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Algernon the Theatre Mouse

by Sophia Johnson, aged 7

Algernon The Theatre Mouse

Read by Chris Pavlo from the BBC Radio Drama Company

In a theatre in London under the red velvet seats lived a mouse. This mouse lived on a delicious diet of ice cream smears, toffees and lost popcorn. He knew all the shows off by heart and loved to be amongst the toes of the children as they watched the shows with excitement and happiness. Sometimes the children would see him and, when their parents weren't looking, accidentally on purpose drop a treat just for him. It was a blissful time until one awful day when the theatre employed a new cleaner, a big woman with fat pink fingers like raw sausages. She hated dust and mess and mice and went into battle with her duster, polish and disinfectant. She went through the theatre like a whirlwind leaving everything gleaming and horribly clean, removing every tasty mouse morsel in the process.

The theatre animals became sad and hungry with no dinners on offer until one day they decided to call a meeting. The mice and the spiders, the beetles and the bats from the roof met in the space under the stage.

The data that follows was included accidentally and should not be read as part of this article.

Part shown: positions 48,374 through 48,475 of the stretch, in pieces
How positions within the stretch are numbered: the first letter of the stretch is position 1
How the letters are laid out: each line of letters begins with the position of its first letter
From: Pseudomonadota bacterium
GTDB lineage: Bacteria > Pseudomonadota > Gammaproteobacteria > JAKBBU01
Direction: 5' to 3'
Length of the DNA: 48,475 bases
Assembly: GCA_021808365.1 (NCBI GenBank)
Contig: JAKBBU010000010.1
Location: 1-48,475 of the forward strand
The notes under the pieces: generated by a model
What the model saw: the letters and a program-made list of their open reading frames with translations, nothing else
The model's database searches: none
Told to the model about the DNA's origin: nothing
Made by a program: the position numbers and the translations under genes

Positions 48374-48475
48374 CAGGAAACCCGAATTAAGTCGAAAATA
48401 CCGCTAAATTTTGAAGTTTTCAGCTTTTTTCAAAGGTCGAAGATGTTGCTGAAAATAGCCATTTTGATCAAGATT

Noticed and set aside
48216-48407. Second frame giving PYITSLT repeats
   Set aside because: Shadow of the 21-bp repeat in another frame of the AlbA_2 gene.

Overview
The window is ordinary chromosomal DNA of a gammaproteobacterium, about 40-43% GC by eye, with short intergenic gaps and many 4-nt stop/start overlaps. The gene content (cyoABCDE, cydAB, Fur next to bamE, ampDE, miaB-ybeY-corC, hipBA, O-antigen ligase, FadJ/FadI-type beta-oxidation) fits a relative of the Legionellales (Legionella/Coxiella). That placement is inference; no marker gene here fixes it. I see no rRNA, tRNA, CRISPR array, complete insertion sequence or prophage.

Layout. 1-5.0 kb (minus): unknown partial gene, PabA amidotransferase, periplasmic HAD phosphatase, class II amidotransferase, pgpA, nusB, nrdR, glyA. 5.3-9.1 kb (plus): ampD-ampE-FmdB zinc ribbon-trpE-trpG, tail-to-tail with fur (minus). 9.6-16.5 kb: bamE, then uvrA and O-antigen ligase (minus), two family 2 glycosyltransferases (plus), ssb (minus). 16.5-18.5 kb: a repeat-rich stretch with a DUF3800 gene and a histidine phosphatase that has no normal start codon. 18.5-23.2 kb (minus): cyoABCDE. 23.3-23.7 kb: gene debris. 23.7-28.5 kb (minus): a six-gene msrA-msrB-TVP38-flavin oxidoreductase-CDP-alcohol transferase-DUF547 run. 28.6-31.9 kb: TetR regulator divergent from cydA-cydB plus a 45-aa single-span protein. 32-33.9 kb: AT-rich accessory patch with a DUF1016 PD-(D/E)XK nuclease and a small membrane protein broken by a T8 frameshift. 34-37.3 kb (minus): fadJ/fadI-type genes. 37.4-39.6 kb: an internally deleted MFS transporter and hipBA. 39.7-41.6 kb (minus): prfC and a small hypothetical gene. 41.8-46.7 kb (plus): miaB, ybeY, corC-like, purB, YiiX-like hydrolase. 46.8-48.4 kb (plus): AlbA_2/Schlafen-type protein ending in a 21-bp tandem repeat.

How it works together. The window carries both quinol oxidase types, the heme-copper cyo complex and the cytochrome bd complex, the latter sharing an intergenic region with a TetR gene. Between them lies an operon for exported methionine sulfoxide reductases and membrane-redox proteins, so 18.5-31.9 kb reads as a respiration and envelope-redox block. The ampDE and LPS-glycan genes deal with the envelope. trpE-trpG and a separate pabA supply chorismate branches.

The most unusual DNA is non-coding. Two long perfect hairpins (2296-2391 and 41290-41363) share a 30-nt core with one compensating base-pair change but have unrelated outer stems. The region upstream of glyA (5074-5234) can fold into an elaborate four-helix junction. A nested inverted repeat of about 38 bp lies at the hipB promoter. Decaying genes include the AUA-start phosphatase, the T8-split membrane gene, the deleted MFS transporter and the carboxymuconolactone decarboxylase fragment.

"Well, what is to be done? If we stay here we will waste away" said the bat
"Our options are to remove the new cleaner or to relocate" said the clever mouse
A vote was taken and it was decided that the cleaner was too big to be removed so the creatures would move to a new home. When it was dark they ventured out onto the streets and there amongst the legs of the crowds they began their adventure.

After a long time walking it seemed to them that their quest was in vain. They would never find a new home, nowhere was suitable, modern glass buildings or damp cold warehouses with everything else in between. But then appeared before them a theatre as they hoped they might find. It was shabby with peeling paint and some of the outside lights not working. Inside it was much the same with a dusty, musty elegance that the creatures found charming. In the auditorium it was just as they had hoped with a feast of treats scattered around the floor and seats. It was perfect.

The little mouse was never hungry again and lived happily gorging himself on chocolates, popcorn of all flavours, sour chewy sweets that stuck to his whiskers and made him wince and melted ice cream that sugared his nose.

The cleaner in the other theatre found that she had a lot more work to do without any little helpers to clear the popcorn from hard to reach places.

But the little mouse had never been happier. He grew old and fat and continued learning all the lines to the shows in the theatre and watching the joy of the audience for the rest of his mousey days.

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